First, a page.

Saturday, February 28, 2015

Thoughtfulness and Teacher Heroes



Teachers Pay Teachers just finished a sale with the theme of Teachers are Heroes. Several bloggers that I follow talked about their Teacher Heroes and it got me thinking that I couldn't remember a lot of my teachers from my childhood - too long ago I guess. But there were a few - Mrs. Beasley, my first grade teacher who taught us how to count to 10 in Spanish - which I can still do. My fourth grade teacher, Mrs. Kampouris who took a small group of students to a science fair and fed us M&M's on our way there. Don't remember anything about the science fair, just the M&M's and the fact that my mother really spoke highly of her. I don't remember learning to read or how I solved a math problem.  As I said, I couldn't tell you what we did at the science fair.  What I do remember is such a little thing that the teacher did that was not on the lesson plan or in the state standards - just the thoughtfulness of doing something nice and sweet.

Today, I came across a note from a very sweet lady who used to be the Assistant Principal at my school. She retired 9 years ago and is enjoying grandchildren and life.  The note was sent to me at my school after she retired.  She had run into me and a colleague at lunch one day right before the start of a the school year.  We had decided to move up to 2nd grade and co-teach.  We were looking forward to our new adventure and she noticed it. The following week she sent a beautiful inspirational note to each of us at school. She didn't send an email or a text. She sent a precious handwritten note that I still have.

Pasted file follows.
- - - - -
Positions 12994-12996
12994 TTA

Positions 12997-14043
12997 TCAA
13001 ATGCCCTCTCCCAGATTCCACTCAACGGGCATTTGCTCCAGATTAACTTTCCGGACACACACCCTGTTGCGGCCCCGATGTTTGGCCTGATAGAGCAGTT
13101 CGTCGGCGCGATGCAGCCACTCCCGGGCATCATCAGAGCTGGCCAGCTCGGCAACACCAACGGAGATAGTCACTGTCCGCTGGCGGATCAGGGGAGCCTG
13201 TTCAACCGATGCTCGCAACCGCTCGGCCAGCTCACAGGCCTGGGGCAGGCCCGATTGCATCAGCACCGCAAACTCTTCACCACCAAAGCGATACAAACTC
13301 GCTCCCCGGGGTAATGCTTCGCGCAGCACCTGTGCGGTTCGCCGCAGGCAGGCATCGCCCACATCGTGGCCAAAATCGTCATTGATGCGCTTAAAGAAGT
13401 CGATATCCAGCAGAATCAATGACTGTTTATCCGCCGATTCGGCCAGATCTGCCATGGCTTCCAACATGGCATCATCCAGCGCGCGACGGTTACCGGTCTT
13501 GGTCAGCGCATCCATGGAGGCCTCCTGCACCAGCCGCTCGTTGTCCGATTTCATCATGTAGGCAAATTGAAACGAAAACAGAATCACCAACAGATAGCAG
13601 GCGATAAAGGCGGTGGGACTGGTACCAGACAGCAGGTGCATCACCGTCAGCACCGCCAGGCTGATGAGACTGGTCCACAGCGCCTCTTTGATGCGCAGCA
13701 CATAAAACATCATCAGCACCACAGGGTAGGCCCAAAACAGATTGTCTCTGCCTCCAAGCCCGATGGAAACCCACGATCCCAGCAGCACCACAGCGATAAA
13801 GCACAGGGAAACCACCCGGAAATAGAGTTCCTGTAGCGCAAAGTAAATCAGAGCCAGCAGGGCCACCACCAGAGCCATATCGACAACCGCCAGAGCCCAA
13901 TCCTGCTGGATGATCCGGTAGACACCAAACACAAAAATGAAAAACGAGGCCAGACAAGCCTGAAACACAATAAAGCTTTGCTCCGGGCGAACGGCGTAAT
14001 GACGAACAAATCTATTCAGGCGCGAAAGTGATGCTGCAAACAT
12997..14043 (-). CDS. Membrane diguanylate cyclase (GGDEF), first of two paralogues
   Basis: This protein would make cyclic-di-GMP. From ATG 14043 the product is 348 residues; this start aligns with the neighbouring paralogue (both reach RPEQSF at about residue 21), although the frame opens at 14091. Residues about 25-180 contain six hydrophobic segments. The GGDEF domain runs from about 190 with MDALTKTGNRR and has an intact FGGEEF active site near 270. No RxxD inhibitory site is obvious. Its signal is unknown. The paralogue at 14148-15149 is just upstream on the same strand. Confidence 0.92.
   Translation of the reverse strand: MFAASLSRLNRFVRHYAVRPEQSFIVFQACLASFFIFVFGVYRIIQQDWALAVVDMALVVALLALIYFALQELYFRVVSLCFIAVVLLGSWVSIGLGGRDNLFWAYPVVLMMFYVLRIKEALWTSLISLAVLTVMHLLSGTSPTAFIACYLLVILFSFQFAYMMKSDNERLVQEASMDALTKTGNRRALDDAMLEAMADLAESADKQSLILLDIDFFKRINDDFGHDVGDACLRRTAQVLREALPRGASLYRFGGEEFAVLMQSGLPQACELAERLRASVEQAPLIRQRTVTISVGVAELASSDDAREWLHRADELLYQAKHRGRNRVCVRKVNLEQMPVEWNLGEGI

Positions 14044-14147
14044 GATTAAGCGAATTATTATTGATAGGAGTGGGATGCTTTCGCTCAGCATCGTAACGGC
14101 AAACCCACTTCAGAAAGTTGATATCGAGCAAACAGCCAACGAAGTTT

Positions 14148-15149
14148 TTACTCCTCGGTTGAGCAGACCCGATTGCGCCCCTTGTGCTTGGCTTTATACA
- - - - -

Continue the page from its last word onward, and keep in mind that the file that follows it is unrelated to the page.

Thoughtfulness. Such a wonderful trait for an educator.  More important than content knowledge or a test specification and definitely not on a standardized test.  These are my teacher heroes - Mrs. Beasley, Mrs. Kamporis, and Mrs. Nancy Apgar. Thank you for the reminder of what's important. You were and are my teacher heroes! Who was your teacher hero?

Tuesday, February 24, 2015

Teachers are Heroes Sale at TPT and Be a Follower!!!




Teachers are Heroes Sale 
 Teacher Pay Teachers - February 25th!
Promo Code HEROES

                                   -and-

FREE Giveaway!

I'm giving away 2 free resources on February 25th only! All you have to do is:

       1.    Go to my TPT store
       2.    Follow me
       3.    Post your follower number on my 
              Facebook page

That's it! I will choose two random lucky winners to receive either my Comparing Fractions True or False? Prove It! OR Elapsed Time True of False? Prove It?  It's super easy, so don't forget!  



Thursday, February 19, 2015

Elapsed Time Troubles


The countdown has begun here in Florida. Third graders will be taking a new standardized test (FSA) March 23rd through the 26th. Just a wee bit of panic has started to take place..this is our first year testing the Common Core Standards and we have no idea what to expect. Many of the standards for 3rd grade are similar, but the unknown is scary!